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Altered States

Ohio. I’m sitting inside an I-80 rest stop, not far from Kent. A headline in this morning’s USA Today: “A Teachable Moment at Kent State, 40 Years Later.” Does “teachable moment” capture the tragedy? It seems light and jargony, especially when paired with that photo of Mary Ann Vecchio — kneeling, with arms outstretched — beside Jeff Miller’s bleeding body. From the same article: “Gov. James Rhodes, a Republican, called out the Ohio National Guard. He called the protesters ‘the worst type of people that we harbor in America,’ and said: ‘We are going to eradicate the problem. We are not going to treat the symptoms.'” Disgusting. Rhodes should be remembered and vilified. Again, from USA Today: “In 2000, a year before he died, Rhodes told The Columbus Dispatch that Kent State ‘was a terrible thing. . . . But no one plans a train wreck, either. It just happened. And life goes on.'” Except of course when it doesn’t.

But Kent State also has a wonderful Poetry Center and press. And the university just hired one of the best young poets in America, Catherine Wing. And Mary Ann Vecchio is back on campus today, talking to students and taking in the daffodils. Does any of this help? It’s a real question.

Pennsylvania. Yesterday I lingered in front of Marianne Moore’s row-house in Carlisle, snapping pictures and, well, musing. I thought of the mind that thought of “The Pangolin”; I thought of my students who, just three weeks ago, were introduced to this larger-than-life small white-haired woman, this proponent of difficulty, this running mate of Muhammad Ali. I don’t remember where I read the following exchange, but I’ve included it in every poetry course packet I’ve put together for the past decade or so:

Reader: Miss Moore, your poetry is very difficult to read.
Marianne Moore: It is very difficult to write.

Though Moore lived in Carlisle for over twenty years, she’s more strongly associated with Greenwich Village and Brooklyn. Her manuscripts, figurines, and furniture now reside, quite wonderfully, in Philadelphia’s Rosenbach Museum & Library. That’s just a two-hour drive from Carlisle.

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Maryland. The occasion that prompted this week’s travels was my 125th high school reunion (give or take a century). I had great fun catching up with old friends, and bouncing around Baltimore, and playing hockey with bright-eyed kids, and listening to Jonathan Lethem’s Motherless Brooklyn on unabridged CD. At the reunion, we were all given badges that featured our yearbook photos; we discussed how much we would pay to get our 1985 hair back. ($5,000? $10,000?) Twenty-five years collapsed into, say, a semester. But then, but then: 1985! While we were busy figuring out who we wanted to be, millions of others (Keira Knightley, Dwight Howard, the Ford Taurus, New Coke, Windows 1.0, Calvin and Hobbes) were busy being born.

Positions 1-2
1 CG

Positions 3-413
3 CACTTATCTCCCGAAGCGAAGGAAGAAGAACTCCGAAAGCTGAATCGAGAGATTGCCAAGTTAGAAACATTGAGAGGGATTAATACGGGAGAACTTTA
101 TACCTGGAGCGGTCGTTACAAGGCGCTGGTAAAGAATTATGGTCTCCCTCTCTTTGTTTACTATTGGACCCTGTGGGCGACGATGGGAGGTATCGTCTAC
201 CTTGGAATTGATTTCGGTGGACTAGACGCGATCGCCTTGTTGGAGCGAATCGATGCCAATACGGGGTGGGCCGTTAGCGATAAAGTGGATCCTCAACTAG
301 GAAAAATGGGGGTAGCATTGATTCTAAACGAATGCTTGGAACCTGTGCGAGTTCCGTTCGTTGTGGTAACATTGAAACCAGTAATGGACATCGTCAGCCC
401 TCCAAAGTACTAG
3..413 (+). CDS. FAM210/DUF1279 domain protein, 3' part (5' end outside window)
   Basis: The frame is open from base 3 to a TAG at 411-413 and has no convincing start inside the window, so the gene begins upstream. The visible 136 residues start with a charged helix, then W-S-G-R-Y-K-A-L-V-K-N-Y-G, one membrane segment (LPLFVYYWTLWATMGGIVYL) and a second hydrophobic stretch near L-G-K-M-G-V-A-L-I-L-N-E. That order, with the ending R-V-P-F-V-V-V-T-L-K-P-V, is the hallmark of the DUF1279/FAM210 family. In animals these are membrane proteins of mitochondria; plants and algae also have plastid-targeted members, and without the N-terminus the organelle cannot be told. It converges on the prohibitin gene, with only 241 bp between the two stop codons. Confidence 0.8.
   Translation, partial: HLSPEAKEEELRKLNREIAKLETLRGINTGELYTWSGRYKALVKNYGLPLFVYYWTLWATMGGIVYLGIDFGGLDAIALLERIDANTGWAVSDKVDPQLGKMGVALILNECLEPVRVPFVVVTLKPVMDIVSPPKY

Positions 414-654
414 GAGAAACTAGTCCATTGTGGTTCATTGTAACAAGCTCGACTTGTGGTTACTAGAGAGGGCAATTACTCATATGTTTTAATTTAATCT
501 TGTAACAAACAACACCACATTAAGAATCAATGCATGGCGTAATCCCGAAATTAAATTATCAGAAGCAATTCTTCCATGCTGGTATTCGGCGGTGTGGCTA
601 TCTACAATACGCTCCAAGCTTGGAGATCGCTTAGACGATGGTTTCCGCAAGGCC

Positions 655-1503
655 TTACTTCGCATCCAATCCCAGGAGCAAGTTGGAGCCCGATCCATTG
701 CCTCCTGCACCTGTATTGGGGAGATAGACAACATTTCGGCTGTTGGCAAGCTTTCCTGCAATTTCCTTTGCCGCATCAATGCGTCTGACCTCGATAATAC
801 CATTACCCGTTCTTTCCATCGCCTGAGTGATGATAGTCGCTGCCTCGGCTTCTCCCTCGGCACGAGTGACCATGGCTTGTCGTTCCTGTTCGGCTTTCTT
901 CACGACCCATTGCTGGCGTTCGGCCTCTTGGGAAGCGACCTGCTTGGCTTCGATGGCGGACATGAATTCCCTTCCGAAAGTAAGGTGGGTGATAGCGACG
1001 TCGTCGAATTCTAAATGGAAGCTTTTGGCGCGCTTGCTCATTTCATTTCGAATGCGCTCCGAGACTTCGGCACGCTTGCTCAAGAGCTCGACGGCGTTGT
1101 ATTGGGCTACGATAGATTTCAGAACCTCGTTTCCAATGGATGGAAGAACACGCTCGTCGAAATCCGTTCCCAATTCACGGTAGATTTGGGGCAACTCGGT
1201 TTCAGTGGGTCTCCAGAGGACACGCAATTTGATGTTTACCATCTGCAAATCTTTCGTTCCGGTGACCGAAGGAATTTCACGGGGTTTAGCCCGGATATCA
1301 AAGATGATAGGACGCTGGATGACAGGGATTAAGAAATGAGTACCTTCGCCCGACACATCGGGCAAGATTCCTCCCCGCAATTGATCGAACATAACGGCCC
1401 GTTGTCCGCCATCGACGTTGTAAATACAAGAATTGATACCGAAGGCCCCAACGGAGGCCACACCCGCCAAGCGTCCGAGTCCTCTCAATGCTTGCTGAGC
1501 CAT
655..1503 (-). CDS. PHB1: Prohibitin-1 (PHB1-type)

Arizona. What the etcetera?! Are we really going to legalize and promote racial profiling — by which I mean (because it means) racism? One of my favorite summers was spent in Tucson: I swam mini-laps at Casa Libre, I borrowed books from the U of A Poetry Center. At the Arizona-Sonora Desert Museum, I made lists of flora and fauna: “hognose bluff,” “whirligig beetle,” “predaceous diving beetle,” “curve-billed thrasher,” “elf owl,” “scarlet monkeyflower,” “Sonora chub,” “beautiful shiner,” “lesser long-nosed bat,” “bonker hedgehog,” “Baja fairy duster,” “serpent’s tooth vine,” “brittlebush.” I ate fry-bread; I photographed ocotillos and javelinas. And now Arizona has become almost a code word for intolerance. Some civil rights leaders and politicians are calling for baseball commissioner Bud Selig to pull the 2011 All-Star Game out of the state. Seth Meyers, in a bracing SNL piece, tracked the implications of the new immigration bill: “Heads up, Arizona; that’s fascism. I know, I know, it’s a dry fascism, but it’s still fascism.” Let’s hope this isn’t all a precursor to more hatred. Here’s a poem:

Arizona Trooper, Calling In

We got him lassoed by squad cars —
he’s headlight-caught.
He looks a little less white than he might ought.